aka: WVOV, Point Pleasant Depot

associated with the Mothman incidents

WVOW igloo

from pointpleasantwv.org:

During the years of operation of WVOW, Point Pleasant was a boom-town. Chemists, scientists, engineers, electricians, plumbers, masons, heavy construction crews, and laborers representing nearly every building trade were required for the rapid buildup. Workers from all over the country converged on this area and construction continued around the clock. Residents claim the streets of downtown Point Pleasant were packed with people like the streets of New York City. Ordinance School was hurriedly constructed for the surge of children of construction workers and staff personnel and was the first ever elementary school built by the federal government. New housing additions were built in Point Pleasant for plant workers. Housing was constructed near the plant for military staff who oversaw and guarded the facility. Local men working at the plant were exempted from military service.


The former West Virginia Ordnance Works (WVOW) was an explosives manufacturing facility constructed for the sole purpose of producing 720,000 tons of TNT per day. It was constructed on 8,323 acres. The site is located on the east bank of the Ohio River, along State Route 62, 6 miles north of Point Pleasant, West Virginia. From 1942 to 1945, the e West Virginia Ordnance Works (WVOW) manufactured explosives for use in munitions and explosives for the war effort. Although owned by DoD, WVOW was operated by a private company to produce TNT. When it closed in 1945, WVOW was declared surplus, and the structures were salvaged or disposed. The former West Virginia Ordnance Works is on the National Priorities List and work is being done there by the Huntington District of the U.S. Army Corps of Engineers.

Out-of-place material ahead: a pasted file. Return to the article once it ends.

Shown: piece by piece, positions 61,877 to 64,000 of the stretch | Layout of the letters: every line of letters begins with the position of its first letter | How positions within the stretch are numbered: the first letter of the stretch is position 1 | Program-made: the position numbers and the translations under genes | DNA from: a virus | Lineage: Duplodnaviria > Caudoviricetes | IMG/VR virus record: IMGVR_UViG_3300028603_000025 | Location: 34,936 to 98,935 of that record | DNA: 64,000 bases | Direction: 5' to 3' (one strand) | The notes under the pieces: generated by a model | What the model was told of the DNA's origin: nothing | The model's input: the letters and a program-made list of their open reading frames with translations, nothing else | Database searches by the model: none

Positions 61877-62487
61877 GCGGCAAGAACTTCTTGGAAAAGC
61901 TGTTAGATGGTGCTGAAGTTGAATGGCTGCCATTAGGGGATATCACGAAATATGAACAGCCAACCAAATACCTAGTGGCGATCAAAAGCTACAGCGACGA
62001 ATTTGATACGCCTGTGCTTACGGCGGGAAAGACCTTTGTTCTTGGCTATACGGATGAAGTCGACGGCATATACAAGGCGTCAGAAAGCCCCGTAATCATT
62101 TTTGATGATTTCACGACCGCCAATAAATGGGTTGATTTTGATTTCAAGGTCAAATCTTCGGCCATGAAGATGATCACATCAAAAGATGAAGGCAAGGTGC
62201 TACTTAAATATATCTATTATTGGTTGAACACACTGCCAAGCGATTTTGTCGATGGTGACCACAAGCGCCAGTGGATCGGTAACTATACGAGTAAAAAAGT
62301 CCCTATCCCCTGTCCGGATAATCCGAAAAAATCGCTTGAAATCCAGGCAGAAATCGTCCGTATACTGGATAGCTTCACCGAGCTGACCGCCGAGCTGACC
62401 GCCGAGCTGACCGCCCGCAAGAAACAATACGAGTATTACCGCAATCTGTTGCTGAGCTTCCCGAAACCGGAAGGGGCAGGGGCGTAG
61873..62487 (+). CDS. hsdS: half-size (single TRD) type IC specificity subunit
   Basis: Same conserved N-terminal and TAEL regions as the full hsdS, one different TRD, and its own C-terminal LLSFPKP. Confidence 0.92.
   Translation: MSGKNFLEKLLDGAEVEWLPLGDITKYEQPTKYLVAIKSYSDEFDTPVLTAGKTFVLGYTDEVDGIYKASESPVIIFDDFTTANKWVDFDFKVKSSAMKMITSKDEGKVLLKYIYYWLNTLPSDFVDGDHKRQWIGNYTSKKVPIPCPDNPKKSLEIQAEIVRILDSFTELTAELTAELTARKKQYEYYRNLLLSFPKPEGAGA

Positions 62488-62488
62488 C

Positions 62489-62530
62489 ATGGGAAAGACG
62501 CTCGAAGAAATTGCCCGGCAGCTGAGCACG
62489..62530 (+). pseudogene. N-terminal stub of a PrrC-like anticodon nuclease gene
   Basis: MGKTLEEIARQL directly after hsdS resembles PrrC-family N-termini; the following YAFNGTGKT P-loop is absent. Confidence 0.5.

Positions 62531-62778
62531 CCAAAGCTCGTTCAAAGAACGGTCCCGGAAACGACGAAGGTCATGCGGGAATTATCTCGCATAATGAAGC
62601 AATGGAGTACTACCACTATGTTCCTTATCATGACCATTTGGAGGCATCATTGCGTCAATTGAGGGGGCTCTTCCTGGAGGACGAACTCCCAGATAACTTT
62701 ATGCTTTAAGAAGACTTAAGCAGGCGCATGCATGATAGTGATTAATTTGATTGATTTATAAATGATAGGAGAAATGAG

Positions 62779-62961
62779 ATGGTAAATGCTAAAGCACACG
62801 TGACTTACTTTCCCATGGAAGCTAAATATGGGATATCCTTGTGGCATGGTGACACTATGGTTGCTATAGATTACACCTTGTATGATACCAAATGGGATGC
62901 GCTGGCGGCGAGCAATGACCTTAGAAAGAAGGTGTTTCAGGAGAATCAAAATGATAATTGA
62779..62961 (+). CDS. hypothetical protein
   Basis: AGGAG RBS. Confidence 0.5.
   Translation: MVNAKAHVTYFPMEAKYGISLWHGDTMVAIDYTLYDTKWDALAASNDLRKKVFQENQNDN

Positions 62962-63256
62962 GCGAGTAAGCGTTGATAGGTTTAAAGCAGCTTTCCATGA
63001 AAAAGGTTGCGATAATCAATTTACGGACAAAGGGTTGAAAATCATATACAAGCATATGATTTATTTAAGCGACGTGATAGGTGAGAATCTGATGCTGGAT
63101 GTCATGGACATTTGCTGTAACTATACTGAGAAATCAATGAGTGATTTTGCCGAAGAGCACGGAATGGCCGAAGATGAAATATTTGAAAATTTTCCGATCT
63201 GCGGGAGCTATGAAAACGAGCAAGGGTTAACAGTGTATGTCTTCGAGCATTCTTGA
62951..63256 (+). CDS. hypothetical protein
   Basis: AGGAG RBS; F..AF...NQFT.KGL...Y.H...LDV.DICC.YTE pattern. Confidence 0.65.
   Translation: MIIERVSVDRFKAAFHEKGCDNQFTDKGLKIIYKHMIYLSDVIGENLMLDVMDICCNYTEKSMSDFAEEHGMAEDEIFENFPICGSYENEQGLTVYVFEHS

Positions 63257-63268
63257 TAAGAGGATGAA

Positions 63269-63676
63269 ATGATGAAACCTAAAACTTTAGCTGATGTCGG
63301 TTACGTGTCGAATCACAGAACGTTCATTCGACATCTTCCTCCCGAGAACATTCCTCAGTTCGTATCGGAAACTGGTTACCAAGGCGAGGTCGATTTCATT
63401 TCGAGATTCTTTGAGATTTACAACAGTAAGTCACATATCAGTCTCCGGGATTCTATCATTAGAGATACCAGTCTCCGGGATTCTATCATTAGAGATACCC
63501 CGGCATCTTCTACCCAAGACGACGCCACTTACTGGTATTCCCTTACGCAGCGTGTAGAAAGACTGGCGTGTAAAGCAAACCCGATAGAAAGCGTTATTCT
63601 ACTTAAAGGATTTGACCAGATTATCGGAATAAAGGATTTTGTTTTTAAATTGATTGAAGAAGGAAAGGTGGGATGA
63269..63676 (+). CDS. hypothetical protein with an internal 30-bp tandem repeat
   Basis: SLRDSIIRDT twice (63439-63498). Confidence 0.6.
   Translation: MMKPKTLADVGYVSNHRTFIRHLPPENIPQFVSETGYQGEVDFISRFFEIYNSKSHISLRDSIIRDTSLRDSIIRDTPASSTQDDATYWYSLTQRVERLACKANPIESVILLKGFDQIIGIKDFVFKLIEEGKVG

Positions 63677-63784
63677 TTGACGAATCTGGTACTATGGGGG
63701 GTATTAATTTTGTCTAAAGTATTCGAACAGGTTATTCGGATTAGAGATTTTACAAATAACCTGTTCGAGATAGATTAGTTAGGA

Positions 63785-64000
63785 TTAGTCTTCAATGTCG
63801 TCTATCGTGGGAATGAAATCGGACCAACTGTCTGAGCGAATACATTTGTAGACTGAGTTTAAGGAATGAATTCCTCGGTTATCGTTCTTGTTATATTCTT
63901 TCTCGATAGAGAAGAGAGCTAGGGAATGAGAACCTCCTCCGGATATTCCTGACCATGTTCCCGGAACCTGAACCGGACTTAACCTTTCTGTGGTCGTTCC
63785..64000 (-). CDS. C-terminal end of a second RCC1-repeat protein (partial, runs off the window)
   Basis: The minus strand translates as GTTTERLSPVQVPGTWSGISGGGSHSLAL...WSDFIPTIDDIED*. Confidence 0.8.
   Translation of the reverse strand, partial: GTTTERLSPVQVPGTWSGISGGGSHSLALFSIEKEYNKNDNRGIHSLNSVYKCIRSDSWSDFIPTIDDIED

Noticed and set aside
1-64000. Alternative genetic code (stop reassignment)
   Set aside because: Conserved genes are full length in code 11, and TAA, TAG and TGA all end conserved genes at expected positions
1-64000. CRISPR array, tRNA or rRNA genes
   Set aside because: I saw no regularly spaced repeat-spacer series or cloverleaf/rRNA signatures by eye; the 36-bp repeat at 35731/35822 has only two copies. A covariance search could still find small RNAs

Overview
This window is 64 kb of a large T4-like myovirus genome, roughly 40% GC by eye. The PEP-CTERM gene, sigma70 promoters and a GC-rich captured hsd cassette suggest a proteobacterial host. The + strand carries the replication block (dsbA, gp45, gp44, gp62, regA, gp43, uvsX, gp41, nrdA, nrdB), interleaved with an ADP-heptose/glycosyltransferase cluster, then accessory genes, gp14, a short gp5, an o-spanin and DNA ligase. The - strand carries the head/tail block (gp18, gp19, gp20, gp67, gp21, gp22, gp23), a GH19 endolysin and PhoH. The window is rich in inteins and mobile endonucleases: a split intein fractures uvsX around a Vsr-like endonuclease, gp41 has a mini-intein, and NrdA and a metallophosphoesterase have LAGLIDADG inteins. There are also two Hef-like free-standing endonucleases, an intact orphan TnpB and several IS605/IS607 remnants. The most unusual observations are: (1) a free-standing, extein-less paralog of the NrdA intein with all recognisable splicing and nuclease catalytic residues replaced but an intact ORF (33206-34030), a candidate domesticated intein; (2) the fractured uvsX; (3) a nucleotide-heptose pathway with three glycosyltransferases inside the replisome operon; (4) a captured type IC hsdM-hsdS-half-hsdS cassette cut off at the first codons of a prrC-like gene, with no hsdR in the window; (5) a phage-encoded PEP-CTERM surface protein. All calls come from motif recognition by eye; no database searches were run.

Environmental efforts at the West Virginia Ordnance Works present a typical profile of a Formerly Used Defense Site (FUDS) property. Manufacturing activities at WVOW during World War II resulted in soil, surface water, and groundwater contamination. Residual contamination from WW II-era manufacturing did not become apparent until 1979, when personnel managing the wildlife station observed red water seeps near the site of a former retention pond. Studies beginning in 1979 confirmed the extent of contamination with TNT-related residues.

Fishermen saw red liquid bubbling to the surface back in the 1980’s. Future testing found the red goo to be a toluene compound, which later lead to the site being given Top 10 Superfund Cleanup”status and tagged one of the most polluted sites in the US.